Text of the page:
At Frost Valley YMCA, come as you are isn’t a catchphrase. It’s a vibe.
“We want children to know this is a safe place for them to be exactly who they are and who they want to be,” says Erin Johnson, the camp’s head of marketing. “Here they aren’t bound by the restraints they might have at school. There is no persona they need to live up to because they are free to be their true self—whatever that means for them.”
FROST VALLEY’S CORE VALUES
Frost Valley YMCA was founded in 1885 as The Boys’ Camping Society and after several iterations held its first camp in 1958 on the former estate of Julius Forstmann. That 2,200-acre swatch of land, some two hours north of New Jersey in the Catskill Mountains, has since expanded to 5,500 acres. Camp is a traditional, overnight experience including waterfront activities, daily flag raising and a twist on “Capture the Flag” called USB. It’s all driven by eight core values:
Caring, Community, Diversity, Honesty, Inclusiveness, Respect, Responsibility and Stewardship.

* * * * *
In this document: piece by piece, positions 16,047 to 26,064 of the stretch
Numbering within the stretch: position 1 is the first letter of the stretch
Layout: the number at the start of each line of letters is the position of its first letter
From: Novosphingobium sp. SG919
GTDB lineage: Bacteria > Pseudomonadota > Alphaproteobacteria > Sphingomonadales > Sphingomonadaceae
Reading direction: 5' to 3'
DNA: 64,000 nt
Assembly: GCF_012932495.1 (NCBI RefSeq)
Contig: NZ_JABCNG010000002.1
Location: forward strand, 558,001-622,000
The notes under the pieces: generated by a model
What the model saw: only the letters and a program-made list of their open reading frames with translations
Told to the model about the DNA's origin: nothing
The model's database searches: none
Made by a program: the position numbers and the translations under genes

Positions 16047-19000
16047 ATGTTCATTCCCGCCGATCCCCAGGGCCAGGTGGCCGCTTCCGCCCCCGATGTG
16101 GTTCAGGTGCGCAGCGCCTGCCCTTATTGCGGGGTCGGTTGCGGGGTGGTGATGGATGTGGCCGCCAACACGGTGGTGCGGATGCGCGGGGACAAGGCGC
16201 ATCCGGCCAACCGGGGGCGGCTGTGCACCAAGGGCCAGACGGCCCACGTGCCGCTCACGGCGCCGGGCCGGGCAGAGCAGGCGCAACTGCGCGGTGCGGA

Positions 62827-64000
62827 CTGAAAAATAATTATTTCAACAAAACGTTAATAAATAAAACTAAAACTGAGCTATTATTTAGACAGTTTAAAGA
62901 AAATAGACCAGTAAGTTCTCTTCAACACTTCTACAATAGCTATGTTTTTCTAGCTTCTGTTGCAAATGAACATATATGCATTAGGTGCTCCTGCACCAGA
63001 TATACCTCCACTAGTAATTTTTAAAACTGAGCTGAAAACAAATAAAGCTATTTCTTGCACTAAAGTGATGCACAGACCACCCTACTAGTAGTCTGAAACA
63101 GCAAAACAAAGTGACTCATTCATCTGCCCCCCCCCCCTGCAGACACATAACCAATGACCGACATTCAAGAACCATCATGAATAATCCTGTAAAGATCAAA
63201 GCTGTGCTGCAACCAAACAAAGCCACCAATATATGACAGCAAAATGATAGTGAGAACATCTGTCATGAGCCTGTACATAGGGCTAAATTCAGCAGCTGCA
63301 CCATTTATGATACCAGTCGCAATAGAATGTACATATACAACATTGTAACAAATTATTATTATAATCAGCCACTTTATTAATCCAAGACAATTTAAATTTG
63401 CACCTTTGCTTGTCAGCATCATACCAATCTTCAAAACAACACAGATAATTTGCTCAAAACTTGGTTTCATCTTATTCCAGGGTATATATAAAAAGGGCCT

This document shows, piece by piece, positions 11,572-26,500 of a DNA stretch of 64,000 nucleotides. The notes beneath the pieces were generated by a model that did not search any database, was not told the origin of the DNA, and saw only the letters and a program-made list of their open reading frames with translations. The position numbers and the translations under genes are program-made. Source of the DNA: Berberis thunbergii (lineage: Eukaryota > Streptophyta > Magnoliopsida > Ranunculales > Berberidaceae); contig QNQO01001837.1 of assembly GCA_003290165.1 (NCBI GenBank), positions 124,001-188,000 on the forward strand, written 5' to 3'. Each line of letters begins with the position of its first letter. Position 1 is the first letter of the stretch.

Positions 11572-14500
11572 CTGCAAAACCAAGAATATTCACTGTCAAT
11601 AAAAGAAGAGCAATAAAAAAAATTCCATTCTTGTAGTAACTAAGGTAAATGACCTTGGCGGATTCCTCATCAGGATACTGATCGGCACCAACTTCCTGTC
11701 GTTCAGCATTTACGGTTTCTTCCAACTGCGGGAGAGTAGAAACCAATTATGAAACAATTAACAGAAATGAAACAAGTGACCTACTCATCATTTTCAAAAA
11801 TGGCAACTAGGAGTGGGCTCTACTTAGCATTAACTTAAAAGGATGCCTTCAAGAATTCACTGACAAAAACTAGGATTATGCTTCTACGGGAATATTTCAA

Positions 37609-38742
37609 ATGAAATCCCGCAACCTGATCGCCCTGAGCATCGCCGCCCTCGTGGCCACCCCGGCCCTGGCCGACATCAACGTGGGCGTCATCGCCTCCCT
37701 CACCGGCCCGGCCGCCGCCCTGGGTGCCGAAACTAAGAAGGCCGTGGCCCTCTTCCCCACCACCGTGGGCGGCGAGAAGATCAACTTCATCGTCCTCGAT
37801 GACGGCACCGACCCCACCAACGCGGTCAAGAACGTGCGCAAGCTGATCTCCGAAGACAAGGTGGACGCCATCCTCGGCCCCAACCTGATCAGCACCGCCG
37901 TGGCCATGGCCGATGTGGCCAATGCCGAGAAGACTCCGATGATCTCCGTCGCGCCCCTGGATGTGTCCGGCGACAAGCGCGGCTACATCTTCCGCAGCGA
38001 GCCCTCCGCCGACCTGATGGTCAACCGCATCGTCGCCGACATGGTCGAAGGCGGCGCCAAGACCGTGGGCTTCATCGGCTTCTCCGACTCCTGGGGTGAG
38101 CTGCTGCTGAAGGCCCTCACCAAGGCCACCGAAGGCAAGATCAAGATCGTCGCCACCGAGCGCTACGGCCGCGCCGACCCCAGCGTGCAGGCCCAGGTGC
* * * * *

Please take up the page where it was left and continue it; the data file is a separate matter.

“Frost Valley infuses its core values into nearly every aspect of a camper’s day from seeing the names on our camp road signs—for example, Diversity Drive—to discussing them at mealtimes as well as during and after camp activities that have been intentionally developed to foster an appreciation for each of our core values. Our values-driven programming is probably one of the things we are most well known for.” Camp takes place over four two-week sessions. Food is included, and transportation can be added for a fee. The camp follows all state and federal safety guidelines related to COVID.
“Sending your camper to camp can be a big step,” Johnson says. “Our number one priority is keeping our campers safe and healthy and we are able to do that through the safety measures that are put in place.”
LISTEN, RELATE, DISTRACT, HELP
Homesickness can be common for children at sleepaway camp, but Frost Valley has long used the LRD method, which stands for “listening, relating or distracting.”
“Some campers may just need an adult to ask them how they are feeling or what they are thinking about. Others respond to counselors who can relate their own feelings about being away from home. Still others do best by being distracted with a fun game, silly song or other activity. We take each camper’s experience and personality into account when helping to manage feelings of homesickness.”
2000 Frost Valley Rd., Claryville, NY